Dutch Berries: maybe just a little more?

The Netherlands’ biggest greenhouse strawberry producer chooses sustainable CO2
Food & Pharma
2 March 2020

Dutch Berries is part of the Gijbert Kreling group, which has five cultivation sites with a total of about 50 hectares of greenhouses. Until recently the group grew only Elsanta strawberries but, from 2020, the Malling Centenary variety is being introduced too. The group also cultivates kalanchoes and chrysanthemums.

Dutch Berries stands out because of its high production volume, which means a lower cost per kilo. You can see how this approach works in practice at the Zuilichem site. Here, two strawberry greenhouses - the largest in the Netherlands - each cover 10 hectares. Inside are 200 km of gutters, 400 km of heating pipes and 2.2 million strawberry plants. The cost of all this: more than EUR 40 million. Dutch Berries aims to harvest 1,800 tons of strawberries in the spring and 900 tons in the autumn.

That is quite a lot, but market demand is even stronger than that, and so Dutch Berries has already started building an additional 4-hectare greenhouse. A further 12 ha of greenhouses could be added later at the same location.

Energy management

The greenhouses in Zuilichem are heated using a huge natural gas boiler with a capacity of 19,000 kW linked to a 5.5 million litre hot water reservoir. “This gives us the opportunity to heat during the day and immediately use the CO2 this releases for the strawberries,” explains Boudewijn van der Wal, Finance Director for the Gijbert Kreling group. “During the colder months, we want to be able to add heat at night, but without the CO2, and so then we use the heat from the hot water reservoir.”

“In the summer months, things are a little more complex because we usually don’t have to use the boiler at all. But that means that no CO2 is produced, and so we have to get it from somewhere else. If we didn’t, our production capacity would be about 30% lower, which would be significant.”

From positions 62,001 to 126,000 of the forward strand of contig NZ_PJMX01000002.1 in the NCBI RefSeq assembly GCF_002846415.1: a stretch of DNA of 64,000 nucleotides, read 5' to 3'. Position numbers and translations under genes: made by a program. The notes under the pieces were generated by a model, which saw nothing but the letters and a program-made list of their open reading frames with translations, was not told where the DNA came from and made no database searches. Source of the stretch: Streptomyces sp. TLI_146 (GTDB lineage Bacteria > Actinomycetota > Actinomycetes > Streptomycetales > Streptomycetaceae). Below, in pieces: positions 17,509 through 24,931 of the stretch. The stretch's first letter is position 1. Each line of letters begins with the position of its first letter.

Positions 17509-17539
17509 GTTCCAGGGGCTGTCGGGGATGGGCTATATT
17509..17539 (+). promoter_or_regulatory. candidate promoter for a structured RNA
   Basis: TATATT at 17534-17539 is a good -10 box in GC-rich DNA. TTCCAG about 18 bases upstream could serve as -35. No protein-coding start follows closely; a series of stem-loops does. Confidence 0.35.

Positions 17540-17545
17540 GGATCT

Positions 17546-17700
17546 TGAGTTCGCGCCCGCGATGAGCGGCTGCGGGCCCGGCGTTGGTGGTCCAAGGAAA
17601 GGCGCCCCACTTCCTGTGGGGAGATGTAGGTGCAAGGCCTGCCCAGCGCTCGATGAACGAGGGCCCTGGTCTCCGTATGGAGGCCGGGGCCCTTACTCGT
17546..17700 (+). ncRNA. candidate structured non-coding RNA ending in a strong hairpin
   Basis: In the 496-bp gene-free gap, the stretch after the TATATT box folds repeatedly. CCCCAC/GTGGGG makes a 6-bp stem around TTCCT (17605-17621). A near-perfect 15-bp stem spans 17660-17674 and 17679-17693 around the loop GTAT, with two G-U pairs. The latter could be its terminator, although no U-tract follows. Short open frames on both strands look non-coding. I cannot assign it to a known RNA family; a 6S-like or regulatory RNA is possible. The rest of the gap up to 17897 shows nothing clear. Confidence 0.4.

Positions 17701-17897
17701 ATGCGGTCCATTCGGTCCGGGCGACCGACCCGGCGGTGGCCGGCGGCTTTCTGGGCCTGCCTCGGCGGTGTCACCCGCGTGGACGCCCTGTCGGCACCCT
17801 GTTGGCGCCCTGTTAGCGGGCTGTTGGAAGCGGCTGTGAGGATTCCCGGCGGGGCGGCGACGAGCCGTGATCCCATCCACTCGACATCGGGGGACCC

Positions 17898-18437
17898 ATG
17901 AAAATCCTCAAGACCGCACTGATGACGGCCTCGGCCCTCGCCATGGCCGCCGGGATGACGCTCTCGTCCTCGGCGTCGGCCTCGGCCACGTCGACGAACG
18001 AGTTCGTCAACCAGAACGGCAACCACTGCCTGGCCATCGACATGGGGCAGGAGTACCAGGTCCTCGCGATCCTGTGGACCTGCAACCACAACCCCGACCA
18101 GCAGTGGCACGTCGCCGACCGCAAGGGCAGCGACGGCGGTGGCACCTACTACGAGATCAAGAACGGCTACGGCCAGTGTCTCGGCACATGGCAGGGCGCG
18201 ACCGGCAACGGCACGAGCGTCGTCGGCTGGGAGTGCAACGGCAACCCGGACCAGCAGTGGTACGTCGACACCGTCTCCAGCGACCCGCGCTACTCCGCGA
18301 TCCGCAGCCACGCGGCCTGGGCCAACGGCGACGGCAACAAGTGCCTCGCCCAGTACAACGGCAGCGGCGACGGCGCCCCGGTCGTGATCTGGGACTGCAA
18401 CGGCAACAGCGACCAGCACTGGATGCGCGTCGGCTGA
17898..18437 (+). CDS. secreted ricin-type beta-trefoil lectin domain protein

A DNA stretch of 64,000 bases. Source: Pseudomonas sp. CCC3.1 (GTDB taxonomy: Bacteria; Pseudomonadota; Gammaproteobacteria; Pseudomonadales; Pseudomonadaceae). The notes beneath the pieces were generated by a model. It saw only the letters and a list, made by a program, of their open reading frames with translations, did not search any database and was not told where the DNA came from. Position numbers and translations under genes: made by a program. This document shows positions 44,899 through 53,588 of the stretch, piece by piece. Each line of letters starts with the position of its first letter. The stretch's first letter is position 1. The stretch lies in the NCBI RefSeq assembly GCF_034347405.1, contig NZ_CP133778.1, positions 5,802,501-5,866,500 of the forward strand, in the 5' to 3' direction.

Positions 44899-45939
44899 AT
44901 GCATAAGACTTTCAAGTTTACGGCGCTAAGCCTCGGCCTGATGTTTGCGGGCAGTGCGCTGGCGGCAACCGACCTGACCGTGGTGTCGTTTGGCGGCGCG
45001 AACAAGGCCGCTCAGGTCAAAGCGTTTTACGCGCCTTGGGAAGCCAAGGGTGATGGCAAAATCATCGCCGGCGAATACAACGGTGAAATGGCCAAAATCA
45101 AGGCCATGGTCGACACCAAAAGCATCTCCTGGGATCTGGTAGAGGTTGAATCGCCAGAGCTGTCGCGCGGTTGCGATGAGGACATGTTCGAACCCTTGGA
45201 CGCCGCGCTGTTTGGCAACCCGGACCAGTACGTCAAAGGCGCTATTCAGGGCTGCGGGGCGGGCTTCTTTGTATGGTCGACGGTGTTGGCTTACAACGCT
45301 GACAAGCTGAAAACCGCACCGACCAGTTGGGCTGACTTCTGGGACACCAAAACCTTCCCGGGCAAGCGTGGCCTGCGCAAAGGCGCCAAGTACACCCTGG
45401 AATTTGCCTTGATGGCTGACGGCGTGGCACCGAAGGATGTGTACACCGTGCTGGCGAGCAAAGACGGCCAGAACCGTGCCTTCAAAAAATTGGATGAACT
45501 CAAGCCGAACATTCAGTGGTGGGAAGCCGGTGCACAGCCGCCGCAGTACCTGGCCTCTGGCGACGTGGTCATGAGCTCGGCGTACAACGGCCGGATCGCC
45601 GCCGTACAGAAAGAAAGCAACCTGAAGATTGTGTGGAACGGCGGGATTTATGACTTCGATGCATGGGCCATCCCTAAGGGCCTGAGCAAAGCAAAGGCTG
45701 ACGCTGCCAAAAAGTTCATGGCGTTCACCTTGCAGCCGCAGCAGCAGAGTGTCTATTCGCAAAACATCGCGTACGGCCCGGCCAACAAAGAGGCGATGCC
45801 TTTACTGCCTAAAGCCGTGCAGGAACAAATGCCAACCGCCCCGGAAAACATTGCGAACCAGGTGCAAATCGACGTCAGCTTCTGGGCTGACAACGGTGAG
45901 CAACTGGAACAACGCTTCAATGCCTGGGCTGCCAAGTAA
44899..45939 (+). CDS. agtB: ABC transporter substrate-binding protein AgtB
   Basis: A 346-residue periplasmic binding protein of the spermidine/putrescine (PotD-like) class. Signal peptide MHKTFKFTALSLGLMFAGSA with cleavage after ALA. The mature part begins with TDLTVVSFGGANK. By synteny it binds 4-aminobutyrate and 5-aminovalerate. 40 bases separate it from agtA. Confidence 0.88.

Alternative CO2 sources

“The CO2 issue would also arise if we were to switch to non-fossil energy sources to heat our greenhouses. Our industry needs to get rid of gas completely in the long term, but this is only possible if enough CO2 is available from alternative sources. And it has to remain affordable, of course.”

“In theory, we could switch to geothermal energy, but the ground in Zuilichem is not suitable for that. Another option is electric heating, but the power needed for this is way above the maximum capacity of the grid here in this area. And you can’t change things just like that, of course. All in all, I think we’re stuck with the natural gas boiler and the cogeneration system for the time being.”

Air Liquide supplies CO2 from incinerated household waste to Dutch Berries and other horticultural companies.  The CO2 is created as a by-product and collected using a special installation. The gas is then purified and liquefied before being transported in tankers to the horticulturists.

Why Air Liquide?

“We learned about Air Liquide from a fellow horticulturist who told us about his positive experiences with the company. We now have an Air Liquide tank for liquid CO2 at the three sites where we grow strawberries. These tanks have systems that allow the content to be read remotely so that we can keep a close eye on stock levels.”

“Air Liquide supplied the hardware to convert the liquid CO2 to gas and transport it to the injection points. We’re particularly pleased that the people at Air Liquide took our wishes into account as far as possible when they designed and fitted the technical installations. They also provide good technical support. For example, we recently had a discussion with them about how many grams of CO2 we want per square metre per hour in the greenhouses. Of course, there are theoretical models for this, but it’s wise to fine-tune from experience.